Rosalyn Carson-DeWitt, MD
Alzheimer's disease is a condition that destroys brain cells. People with this disease slowly lose the ability to learn, function, and remember.
It is the most common cause of
dementia. Dementia is a loss in mental abilities that is great enough to interfere with daily life.
The cause of Alzheimer's is not yet known. Two factors that may play a role in the development of Alzheimer's disease are:
Factors that may increase your chance of Alzheimer's disease include:
Researchers are studying the following to see if they are related to Alzheimer's disease:
The disease begins as mild memory lapses. It will continue toward a profound loss of memory and function. Alzheimer's disease is divided into three stages:
There are no tests to confirm Alzheimer's. The doctor will ask about your symptoms and medical history. A physical exam will be done. The doctor will ask many questions. This will help to rule out other causes.
Tests to rule out other medical conditions may include:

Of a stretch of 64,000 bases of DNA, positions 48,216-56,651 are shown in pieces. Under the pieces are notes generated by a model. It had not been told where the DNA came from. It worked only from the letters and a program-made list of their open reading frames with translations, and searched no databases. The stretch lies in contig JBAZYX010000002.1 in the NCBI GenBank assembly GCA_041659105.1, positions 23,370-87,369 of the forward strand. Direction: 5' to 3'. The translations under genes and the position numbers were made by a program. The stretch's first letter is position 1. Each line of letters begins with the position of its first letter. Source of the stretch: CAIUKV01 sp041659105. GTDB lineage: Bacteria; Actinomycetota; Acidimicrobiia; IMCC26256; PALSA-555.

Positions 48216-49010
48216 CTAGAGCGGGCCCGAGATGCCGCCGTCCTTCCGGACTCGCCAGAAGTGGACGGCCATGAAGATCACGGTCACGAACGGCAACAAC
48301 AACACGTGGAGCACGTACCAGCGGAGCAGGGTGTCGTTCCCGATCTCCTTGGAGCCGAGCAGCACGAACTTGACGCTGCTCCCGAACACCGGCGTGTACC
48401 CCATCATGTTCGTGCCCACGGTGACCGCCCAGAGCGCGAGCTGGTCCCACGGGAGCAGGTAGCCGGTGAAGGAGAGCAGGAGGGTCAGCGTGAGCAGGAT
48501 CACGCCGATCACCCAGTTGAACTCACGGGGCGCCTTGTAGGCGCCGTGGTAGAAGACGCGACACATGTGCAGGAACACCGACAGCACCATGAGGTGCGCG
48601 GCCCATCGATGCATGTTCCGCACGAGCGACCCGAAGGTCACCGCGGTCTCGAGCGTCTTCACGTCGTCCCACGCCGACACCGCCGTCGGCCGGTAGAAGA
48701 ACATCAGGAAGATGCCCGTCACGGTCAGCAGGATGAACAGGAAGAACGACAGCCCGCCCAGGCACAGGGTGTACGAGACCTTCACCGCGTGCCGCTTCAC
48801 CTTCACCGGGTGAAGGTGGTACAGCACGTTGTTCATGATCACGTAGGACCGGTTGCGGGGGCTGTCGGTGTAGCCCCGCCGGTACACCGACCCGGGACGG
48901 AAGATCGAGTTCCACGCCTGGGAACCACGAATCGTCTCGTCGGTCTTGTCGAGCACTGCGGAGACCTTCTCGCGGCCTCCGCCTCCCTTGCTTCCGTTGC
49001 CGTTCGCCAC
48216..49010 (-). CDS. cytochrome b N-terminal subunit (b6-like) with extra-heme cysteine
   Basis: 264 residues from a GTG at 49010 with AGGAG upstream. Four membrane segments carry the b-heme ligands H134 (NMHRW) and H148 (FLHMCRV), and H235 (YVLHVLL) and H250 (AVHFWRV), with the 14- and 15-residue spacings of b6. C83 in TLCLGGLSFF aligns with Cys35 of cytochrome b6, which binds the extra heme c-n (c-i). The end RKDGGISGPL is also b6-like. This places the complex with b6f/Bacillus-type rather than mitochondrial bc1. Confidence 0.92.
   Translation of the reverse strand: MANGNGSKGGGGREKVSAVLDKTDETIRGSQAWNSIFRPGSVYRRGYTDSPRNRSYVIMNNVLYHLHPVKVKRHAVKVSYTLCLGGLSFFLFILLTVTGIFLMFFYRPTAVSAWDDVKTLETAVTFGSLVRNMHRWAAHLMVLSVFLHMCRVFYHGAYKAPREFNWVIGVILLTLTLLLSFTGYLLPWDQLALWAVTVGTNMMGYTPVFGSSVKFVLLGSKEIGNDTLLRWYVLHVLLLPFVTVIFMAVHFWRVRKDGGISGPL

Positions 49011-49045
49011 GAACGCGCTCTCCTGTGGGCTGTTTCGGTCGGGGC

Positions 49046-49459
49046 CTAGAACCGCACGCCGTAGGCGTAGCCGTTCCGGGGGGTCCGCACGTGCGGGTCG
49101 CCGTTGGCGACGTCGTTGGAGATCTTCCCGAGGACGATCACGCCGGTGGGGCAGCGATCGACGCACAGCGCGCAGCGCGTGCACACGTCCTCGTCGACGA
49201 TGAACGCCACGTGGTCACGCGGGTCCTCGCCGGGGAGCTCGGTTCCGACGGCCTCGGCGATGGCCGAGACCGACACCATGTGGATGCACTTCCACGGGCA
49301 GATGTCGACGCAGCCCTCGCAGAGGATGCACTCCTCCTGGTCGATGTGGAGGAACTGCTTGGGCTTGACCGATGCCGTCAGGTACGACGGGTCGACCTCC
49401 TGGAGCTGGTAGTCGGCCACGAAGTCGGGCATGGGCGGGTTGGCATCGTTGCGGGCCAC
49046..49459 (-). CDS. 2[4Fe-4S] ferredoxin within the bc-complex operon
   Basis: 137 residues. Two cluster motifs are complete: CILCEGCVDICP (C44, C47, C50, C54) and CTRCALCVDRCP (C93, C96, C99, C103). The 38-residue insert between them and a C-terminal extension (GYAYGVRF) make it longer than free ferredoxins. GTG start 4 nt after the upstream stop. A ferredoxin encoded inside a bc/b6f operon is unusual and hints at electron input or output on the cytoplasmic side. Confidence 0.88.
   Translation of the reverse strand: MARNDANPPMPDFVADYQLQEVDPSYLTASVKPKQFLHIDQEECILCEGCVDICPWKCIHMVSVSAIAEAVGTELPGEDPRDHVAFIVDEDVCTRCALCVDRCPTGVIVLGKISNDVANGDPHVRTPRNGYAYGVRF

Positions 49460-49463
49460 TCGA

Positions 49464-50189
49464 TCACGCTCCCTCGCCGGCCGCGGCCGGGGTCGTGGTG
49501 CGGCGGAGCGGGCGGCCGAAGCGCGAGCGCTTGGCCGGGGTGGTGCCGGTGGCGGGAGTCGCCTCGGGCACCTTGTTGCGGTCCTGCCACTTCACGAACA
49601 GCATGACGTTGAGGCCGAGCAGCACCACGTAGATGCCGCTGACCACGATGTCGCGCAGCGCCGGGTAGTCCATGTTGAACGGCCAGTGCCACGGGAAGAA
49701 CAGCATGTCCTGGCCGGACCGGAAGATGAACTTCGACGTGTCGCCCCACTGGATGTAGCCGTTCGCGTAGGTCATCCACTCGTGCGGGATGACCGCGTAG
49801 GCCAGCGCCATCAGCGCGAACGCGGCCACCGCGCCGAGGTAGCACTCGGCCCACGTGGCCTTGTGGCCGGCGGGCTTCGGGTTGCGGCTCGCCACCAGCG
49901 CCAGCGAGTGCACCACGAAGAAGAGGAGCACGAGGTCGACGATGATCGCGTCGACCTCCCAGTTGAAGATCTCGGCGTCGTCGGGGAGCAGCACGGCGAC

There is no cure for Alzheimer's disease. There are no certain ways to slow its progression. Four medicines are available to treat some of the symptoms. Other drugs are being studied. The goal is to find a medicine that can manage the symptoms or slow the condition's course.
Only two types of medicines have been approved to reduce the symptoms of Alzheimer's disease:
Treatments that are being studied include:
Managing the disease includes:
Psychiatric symptoms may occur with Alzheimer’s disease. Your doctor may prescribe medicine to treat:
Caring for a person with Alzheimer's disease is extremely difficult and exhausting. The primary caregiver needs emotional support, rest, and regular breaks.
If you are diagnosed with Alzheimer's disease, follow your doctor's
There are no guidelines for preventing Alzheimer's disease because the exact cause is unknown. However, the following factors may help you reduce your risk of Alzheimer's disease:
Alzheimer's Disease Education and Referral Center
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Last reviewed September 2012 by Rimas Lukas, MD
Please be aware that this information is provided to supplement the care provided by your physician. It is neither intended nor implied to be a substitute for professional medical advice. CALL YOUR HEALTHCARE PROVIDER IMMEDIATELY IF YOU THINK YOU MAY HAVE A MEDICAL EMERGENCY. Always seek the advice of your physician or other qualified health provider prior to starting any new treatment or with any questions you may have regarding a medical condition.
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